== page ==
On the evolution side: Scientists Confront Intelligent Design and Creationism edited by Petto and Godfrey.
On the Young Earth Creationist side: In Six Days edited by Ashton.
Not pictured: Intelligent Design by Dembski (I owned a copy that I read years ago, but it was the victim of a recent possession decluttering rampage).
Not represented: the myriad religious interpretations of the origin and development of life, including a whole lot of very diverse Christian approaches.
I will definitely and clearly state upfront that I am being an intentional fence sitter and won’t be proposing any personal beliefs on the One True And Correct Narrative On The Way The Universe Came Into Being. I have my own views, but I just can’t be bothered going down that fruitless and negative route attempting to explain it in a calm and reasonable fashion, offending just about everyone I know in the process. Some days I wish I could just say, well, maybe the Poetic Edda of the Ancient Norse peoples and their modern counterparts is the only true explanation of the universe, so in light of Ymir and his cow Auðumbla, who formed Búri while licking the ice, let’s stop all our bickering.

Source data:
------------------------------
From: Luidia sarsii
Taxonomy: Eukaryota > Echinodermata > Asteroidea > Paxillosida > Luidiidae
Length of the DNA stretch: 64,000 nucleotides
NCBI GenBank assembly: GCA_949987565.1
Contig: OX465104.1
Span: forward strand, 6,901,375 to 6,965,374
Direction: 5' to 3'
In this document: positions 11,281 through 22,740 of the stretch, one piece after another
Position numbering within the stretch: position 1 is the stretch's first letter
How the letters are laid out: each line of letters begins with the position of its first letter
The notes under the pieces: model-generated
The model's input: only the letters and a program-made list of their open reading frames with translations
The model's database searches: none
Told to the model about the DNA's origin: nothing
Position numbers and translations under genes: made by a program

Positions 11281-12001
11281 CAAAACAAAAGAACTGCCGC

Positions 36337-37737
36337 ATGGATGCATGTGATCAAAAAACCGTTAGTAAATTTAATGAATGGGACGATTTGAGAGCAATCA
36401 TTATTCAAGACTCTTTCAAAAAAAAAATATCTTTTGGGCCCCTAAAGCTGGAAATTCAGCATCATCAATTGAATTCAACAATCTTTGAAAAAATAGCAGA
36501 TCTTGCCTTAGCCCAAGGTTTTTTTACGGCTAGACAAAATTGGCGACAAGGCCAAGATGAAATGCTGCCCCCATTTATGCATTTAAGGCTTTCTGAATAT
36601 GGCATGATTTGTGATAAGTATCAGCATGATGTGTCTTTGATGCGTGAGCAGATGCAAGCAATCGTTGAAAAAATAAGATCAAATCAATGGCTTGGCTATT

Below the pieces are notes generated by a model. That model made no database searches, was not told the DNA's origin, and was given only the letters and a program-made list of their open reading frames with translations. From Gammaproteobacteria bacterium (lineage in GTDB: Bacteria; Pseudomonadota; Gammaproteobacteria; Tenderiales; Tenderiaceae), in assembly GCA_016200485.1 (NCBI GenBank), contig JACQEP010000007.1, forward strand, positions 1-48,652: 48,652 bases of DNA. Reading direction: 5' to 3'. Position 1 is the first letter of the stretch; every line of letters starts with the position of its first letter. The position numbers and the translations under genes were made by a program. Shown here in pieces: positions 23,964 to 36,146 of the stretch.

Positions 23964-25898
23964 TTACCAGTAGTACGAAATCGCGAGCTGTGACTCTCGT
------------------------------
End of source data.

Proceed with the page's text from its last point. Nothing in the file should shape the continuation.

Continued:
But as a bit of a challenge to myself I decided I would have some geeky fun and read some diametrically opposed books. Both are collections of essays written by highly educated scientists. Both are heavily referenced and ask some very interesting questions about life, the universe and everything. Both point the finger at the other to show how wrong the other side it. It really is fascinating. The Petto & Godfrey book is an excellent text, very thorough and accurate in its understanding of Creationist perspectives. The Ashton book is an interesting text that explores how scientists try to make sense of their field of research while rejecting materialist philosophy.
Because I know and care about people with strong feelings about the topic on both sides of this fence (not to mention a whole lot of in-between perspectives) I will avoid (for now) making any discussion of where my understanding lies. It’s a discussion I find is best had face-to-face. I long ago learned that social media doesn’t always provide the kindest environment in which to explore these concerns.